Everything is fusion right now. I half expect to find fried chicken, sun-dried tomatoes, and sauerkraut wrapped in nori and served with curry dipping sauce at my local deli the next time I visit. Now, I'm not saying that some fusion isn't absolutely brilliant -- tuna carpaccio, anyone?-- but often times it is a little, um, overboard.
That being said, I'm as guilty as the next person in my own kitchen. Take tonight's dinner -- including left over spices from the Larb (Thai), a chunk of pork sirloin, soba noodles (Japanese), fish sauce (Vietnamese), pickled ginger (Korean), eggplant (Italian), and sweet onion (Texas).
This mix of ingredients aren't traditional and neither is my cooking technique, but I think I managed to create something worth eating -- even if it is the dreaded F-word. However, the warning still stands: cook bravely, but fuse lightly. Good luck!
Asian Fusion Stir Fry, with Soba Noodles - serves 4-5
--1 lb of pork sirloin, cut into cubes
--1/2 cup of marinade (pickled ginger with some of its juice, soy sauce, fish sauce, sesame oil, rooster sauce, rice vinegar, soybean paste*, and garlic combined in whatever ratio is most appealing to you)
--pot of boiling, lightly salted water
--10 oz package of soba noodles (I used TJ's whole wheat, organic)
--2 tablespoons of soy sauce
--splash of sesame oil
--splash of rice wine vinegar
--1/2 sweet onion, roughly chopped
--2 cloves garlic, chopped
--1/2 1b eggplant, cut into thick matchsticks. (I used tiny eggplants that did not need prepping. However, if you use big eggplants, slice them and salt both sides to allow the bitter juices to be drawn out -- should take 20 or so minutes. Then wipe clean and cut.)
--2 stalks of lemongrass, cut into 2 inch pieces
-- 2 cups of baby bok choy, chopped into big pieces
--1 cup of chinese cabbage, chopped into big pieces
--1/3 cup loosely packed, finely diced herbs (cilantro, basil, mint, or kaffir lime leaves -- don't use all of these, pick two at most)
1) Place the cubed pork into the marinade about an hour before you plan to start cooking, stir occasionally during that hour.
2) When you are ready to get started, put the pot of water on to boil. By the time you need it, it will be boiling.
3) Heat a large wok on high for about 90 seconds and then add the soy sauce, sesame oil, and rice wine vinegar.
4) Add the garlic, onions, lemongrass, and eggplant to the wok. Stir until the vegetables barely begin to brown (probably 2-3 minutes at most).
5) Add the cubed pork with its marinade to the wok. Stir until the meat is mostly cooked through (3-5 minutes, make sure the meat is not pink).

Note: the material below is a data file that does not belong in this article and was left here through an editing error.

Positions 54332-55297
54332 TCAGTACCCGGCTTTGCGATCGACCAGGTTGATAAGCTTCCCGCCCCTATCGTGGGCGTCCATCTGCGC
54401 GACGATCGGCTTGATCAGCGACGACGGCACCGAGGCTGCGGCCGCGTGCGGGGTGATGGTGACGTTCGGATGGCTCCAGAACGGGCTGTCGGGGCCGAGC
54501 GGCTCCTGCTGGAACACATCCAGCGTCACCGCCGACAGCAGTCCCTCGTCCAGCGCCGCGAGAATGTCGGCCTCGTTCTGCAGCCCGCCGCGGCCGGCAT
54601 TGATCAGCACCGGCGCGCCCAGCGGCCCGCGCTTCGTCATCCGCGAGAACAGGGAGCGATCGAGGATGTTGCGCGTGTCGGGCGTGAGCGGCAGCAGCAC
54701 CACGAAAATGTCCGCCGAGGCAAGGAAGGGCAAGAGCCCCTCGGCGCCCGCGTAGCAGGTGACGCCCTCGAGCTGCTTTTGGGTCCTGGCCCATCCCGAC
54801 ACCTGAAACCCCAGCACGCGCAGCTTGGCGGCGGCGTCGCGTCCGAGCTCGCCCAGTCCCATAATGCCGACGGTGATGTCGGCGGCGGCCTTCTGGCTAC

6) While the meat is cooking, drop the soba noodles into the boiling water (they are supposed to cook for about 5 minutes)
7) Add the bok choy and the cabbage to the wok. Stir for a minute.
8) Turn off the heat. Put the chopped herbs into the wok, stir to distribute the herbs throughout the dish. If your wok has liquid in the bottom of it, either pour it off and save it to use in another dish or leave it in the bottom to garnish this stir fry)
Put approximately 2 oz. of soba noodles in the bottom a large bowl. Top with a portion of the stir fry. Pour a few tablespoons of the cooking liquid over the top (optional).
Eat, preferably with chopsticks . The herbs should be fragrant, the cabbage and bok choy crunchy, the pork tender, the broth a little spicy, and the noodles toothsome. I recommend avoiding the lemongrass pieces, they were cut into long lengths for just this reason.
Note: The leftover stir fry (with noodles included) made wonderful soup the next day. I just added the stirfry to a pot with a dash of chicken broth and a 1/2 can of light coconut milk. Delish.
* Soybean paste is a new and wonderful discovery for me. D and I found this bottle during a 3 hour shopping spree in a giant Vietnamese market a few months ago. The funny thing is, we always (incorrectly) refer to it as "Lucky Boy," and we always (incorrectly) repeat its claim, every time we use it, that "it makes good food better."
And, its instruction, is in fact, to "add a few drops to all dishes to improve instantly the flavor of good foods."
Even though we get the name and the claim wrong consistently, we still love this stuff. And, whatever you call it, it is a delicious and complex addition to Asian soups, stir fries, and salad dressings. If you see a bottle, pick one up and give it a try.
Pictures of the process:
Pork marinating -- with all of the ingredients of the marinade (except the Healthy Boy) in the background. From left: pickled ginger, fish sauce, sesame oil, rice vinegar, soy sauce, and rooster sauce.
Lightly browned onions, eggplants, and lemongrass.